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Phase Two’s 99-year lease

GEORGE ALLEYNE Wednesday, March 2 2011

Since the Port-of-Spain City Corporation has signalled that it was taking steps to have Petrotrin Phase Two, one of the nation’s leading steel orchestras, removed from its present site off in Lower Woodbrook, the question must be asked: “What became of the 99-year lease agreement signed circa 1971 between Phase Two and the Corporation?

The agreement which was signed by Peter Aleong, then Manager of the band, and Public Relations Officer, Selwyn Taradath, on behalf of Phase Two, gave Phase Two the legal right to occupy the site for 99 years, and the specific authority to develop it and build on it.

A lease, according to the Oxford Dictionary of Law, is “A contract under which an owner of property (the landlord or lessor) grants another person (the tenant or lessee) the exclusive possession of the property for an agreed upon period, (but not necessarily) in return for rent and sometimes for a capital sum known as a premium....A lease must be for a definite period, which may be a fixed term or by way of a periodic tenancy.”

The Oxford Dictionary of Law, one of the most authoritative reference works of its kind, would go on to say in part: “In the case of the tenant the implied covenants are (1) to pay the rent; (2) to pay all ordinary rates and taxes....” This Column understands that Phase Two complied with these requirements.

Of interest is that the Port-of-Spain City Corporation actually assisted the management of Phase Two in the grading of the land. In addition, the Government of the day helped to pave the area. Phase Two’s management and band members, helped by friends and benefactors, toiled long and hard, day and night, including weekends, to clear the land, some two to three lots, dominated by clusters of bamboo, from which it would earn its then nickname, Bamboo Patch. Phase Two would begin rehearsals there even before the leased area was fully cleared and would even use bamboo stalks as improvised racks.

Developing the area was difficult and would, undoubtedly, have deterred many another group, but Phase Two officials, members, friends and well wishers were determined to soldier on.

The steel orchestra which today stands poised to win this year’s Panorama competition and become Trinidad and Tobago’s and the world’s number one steel orchestra, had introduced a wholly new system of sponsorship which would arouse national interest and in the process gain required financial support at the time.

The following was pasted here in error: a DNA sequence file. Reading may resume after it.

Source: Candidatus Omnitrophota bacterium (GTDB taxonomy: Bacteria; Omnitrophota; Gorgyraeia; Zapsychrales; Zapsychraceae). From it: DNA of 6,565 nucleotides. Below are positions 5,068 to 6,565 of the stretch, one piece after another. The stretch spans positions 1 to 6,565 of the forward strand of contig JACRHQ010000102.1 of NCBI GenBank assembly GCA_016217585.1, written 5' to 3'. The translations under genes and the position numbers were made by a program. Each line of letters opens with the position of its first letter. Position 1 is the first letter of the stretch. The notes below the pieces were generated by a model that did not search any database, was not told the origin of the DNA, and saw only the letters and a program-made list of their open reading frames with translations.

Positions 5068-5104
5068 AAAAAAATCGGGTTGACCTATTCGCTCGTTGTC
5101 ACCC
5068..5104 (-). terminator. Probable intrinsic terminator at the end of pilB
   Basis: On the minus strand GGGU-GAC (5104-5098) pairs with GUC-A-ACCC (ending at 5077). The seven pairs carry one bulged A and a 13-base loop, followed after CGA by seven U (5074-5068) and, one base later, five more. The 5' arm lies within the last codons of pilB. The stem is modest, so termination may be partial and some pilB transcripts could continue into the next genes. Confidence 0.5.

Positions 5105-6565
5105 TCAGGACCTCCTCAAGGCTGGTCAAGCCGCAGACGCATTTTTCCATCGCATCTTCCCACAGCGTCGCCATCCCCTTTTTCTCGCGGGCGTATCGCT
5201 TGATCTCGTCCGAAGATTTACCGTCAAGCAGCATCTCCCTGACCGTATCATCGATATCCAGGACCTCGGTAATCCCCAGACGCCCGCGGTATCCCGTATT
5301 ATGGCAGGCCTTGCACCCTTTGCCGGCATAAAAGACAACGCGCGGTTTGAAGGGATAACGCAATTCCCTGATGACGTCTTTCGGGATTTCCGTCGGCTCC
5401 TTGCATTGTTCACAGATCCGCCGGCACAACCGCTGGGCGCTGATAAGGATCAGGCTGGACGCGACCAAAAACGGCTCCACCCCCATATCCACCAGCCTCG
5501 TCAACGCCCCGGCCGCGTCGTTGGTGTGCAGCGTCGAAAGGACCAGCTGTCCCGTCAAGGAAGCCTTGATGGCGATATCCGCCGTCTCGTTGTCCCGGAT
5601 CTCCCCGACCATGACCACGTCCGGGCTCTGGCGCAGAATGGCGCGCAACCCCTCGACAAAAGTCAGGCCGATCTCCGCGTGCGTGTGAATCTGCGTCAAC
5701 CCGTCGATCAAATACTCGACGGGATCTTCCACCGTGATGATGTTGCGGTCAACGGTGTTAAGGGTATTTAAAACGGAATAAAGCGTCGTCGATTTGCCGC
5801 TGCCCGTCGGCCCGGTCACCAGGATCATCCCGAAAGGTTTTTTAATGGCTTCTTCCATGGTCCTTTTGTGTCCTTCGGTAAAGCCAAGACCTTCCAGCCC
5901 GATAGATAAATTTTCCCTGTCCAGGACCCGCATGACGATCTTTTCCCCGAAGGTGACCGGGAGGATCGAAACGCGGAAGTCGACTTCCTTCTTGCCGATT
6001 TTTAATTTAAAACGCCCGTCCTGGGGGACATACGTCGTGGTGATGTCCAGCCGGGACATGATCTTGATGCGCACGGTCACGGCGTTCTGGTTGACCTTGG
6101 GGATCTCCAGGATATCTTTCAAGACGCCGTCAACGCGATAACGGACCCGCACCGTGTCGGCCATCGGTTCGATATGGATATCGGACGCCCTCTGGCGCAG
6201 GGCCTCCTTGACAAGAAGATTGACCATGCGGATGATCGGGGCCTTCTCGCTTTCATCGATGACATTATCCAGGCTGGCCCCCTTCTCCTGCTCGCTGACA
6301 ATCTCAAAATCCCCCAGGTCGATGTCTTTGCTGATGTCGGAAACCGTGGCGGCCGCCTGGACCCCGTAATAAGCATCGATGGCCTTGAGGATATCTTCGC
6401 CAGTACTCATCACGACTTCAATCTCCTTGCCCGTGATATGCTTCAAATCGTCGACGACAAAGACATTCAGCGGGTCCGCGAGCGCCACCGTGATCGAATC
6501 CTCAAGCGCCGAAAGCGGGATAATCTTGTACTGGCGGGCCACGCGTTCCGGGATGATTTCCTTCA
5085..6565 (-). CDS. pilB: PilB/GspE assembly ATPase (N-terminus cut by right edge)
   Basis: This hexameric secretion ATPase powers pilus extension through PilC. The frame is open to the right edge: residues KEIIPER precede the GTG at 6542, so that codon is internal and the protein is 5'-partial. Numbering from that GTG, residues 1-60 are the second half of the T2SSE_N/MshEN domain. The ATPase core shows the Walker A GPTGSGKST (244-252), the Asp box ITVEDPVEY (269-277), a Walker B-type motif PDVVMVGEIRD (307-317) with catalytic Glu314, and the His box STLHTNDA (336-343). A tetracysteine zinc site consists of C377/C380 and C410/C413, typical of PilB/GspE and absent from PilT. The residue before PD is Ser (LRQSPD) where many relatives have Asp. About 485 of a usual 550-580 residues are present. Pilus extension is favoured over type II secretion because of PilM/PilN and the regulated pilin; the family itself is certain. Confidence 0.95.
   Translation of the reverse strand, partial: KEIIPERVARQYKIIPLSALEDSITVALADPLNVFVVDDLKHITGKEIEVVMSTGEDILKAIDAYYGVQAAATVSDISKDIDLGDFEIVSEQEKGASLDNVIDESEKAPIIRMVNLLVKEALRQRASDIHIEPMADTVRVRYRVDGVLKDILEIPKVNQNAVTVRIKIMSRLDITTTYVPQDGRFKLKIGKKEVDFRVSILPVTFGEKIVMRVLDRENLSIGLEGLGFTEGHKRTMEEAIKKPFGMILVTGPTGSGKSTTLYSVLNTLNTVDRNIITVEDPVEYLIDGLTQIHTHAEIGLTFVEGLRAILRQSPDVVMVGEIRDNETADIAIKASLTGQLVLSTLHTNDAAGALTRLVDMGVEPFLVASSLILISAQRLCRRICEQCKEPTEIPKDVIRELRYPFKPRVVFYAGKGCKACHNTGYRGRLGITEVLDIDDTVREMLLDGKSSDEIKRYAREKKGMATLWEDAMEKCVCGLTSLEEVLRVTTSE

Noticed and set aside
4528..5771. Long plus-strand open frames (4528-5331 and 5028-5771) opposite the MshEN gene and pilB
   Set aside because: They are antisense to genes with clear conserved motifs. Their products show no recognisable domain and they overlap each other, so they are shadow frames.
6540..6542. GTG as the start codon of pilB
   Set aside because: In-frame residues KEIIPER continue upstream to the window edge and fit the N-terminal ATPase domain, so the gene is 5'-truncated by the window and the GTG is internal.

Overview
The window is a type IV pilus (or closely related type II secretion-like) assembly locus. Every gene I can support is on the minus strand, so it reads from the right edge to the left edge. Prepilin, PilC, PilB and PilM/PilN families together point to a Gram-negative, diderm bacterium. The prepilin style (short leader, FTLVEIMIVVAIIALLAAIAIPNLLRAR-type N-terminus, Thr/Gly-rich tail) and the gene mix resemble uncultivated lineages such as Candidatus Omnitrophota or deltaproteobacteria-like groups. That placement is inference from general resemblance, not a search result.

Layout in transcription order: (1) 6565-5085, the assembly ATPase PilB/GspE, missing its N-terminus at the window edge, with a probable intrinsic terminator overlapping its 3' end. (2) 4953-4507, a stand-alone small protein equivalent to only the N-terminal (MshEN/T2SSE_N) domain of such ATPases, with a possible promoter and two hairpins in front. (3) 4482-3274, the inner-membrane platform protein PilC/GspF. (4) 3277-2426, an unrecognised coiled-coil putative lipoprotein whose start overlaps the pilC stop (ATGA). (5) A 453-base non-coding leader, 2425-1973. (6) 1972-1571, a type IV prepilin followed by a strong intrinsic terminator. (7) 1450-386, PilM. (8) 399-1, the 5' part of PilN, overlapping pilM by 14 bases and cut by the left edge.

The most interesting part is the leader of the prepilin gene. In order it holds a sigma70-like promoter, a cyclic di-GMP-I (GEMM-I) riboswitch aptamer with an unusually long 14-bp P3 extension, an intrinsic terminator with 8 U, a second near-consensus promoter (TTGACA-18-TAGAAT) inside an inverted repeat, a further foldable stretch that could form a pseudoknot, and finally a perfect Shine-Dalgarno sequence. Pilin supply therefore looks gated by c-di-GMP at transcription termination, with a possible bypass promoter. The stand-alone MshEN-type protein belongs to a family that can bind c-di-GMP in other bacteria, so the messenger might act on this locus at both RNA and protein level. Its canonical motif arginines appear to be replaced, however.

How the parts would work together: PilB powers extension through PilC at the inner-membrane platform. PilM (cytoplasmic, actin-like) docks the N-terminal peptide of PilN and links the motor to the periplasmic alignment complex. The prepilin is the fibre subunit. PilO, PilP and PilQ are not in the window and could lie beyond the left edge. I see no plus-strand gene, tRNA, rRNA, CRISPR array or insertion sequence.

It was the first steel orchestra in which each of the band’s stands or sections when Phase Two took part in the Panorama competitions had a different sponsor. A leading advertising agency, referred to as the Ideas Company, assisted Phase Two through the innovative early years and beyond in obtaining sponsors. For many years now, however, the State owned oil company, the Petroleum Company of Trinidad and Tobago Limited (Petrotin) has been Phase Two’s sole sponsor. The sponsorship by the energy major of one of Trinidad and Tobago’s steelband majors has proven an excellent combination.

But all these things apart, why has the Port-of-Spain City Corporation gone public, dramatically, with its intent on having Phase Two vacate the old “Bamboo Patch”? Admittedly, the argument has been for Petrotrin Phase Two to give way to the multi-storied apartment complex known as One Woodbrook Place, which was erected by Home Construction Limited (HCL), a member of the CL Financial Group of Companies. How long has the City Corporation or City Council, as it was once known, been moving to have Phase Two vacate the leased area and can a compromise not be arrived at?

Is there not room for One Woodbrook Place and Petrotrin Phase Two? It is doubly ironical that Phase Two as it stands on the threshold of another time around of being Trinidad and Tobago’s numero uno steel orchestra, this time with the beautifully crafted and pointed tune, “Do Something For Pan”, that its work and what its tune stands for should be almost casually shunted aside.

Can a compromise not be worked out which would protect the interests of both and, incidentally, the interests of pan lovers? Will the City Fathers, whose Corporation once helped Phase Two to grade the land now help the orchestra to retain its occupancy of the now fabled “Bamboo Patch”? There was a time when because of the quality of music provided and the nurturing of indigenous culture, not unlike that of New York’s world famous Greenwich Village, Phase Two’s plot of earth was nicknamed The Village. Must all of this be dismissed and forgotten as Phase Two’s 99-year lease appears to have been?


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I say from Bamboo Patch to Phase Two!!!!!!!  Not from Bamboo Patch to a Concrete Jungle? Big  UP We Culture!!!



Before resorting to name calling, go back to the beginning.  Is there a copy of the agreement that was signed by Peter Aleong and Selwyn Taradath?  Was the document filed in the correct office?  I am not a lawyer, but it seems to me that there should have been a lawyer involved and an official stamp on the contract, then it should have been  filed with the city.  There are steps to follow for propert rights.  When any thing is done inappropiately, there is always a price to pay.  It will be a sad affair if Phase II loses that site.  But if they cannot produce the contract, they might not have a right to the property.  There are lessons to be learnt from the halfhearted manner in which things were done in the past.  This is a good time for other steelbands to make sure that they have a right to use the land they now occupy


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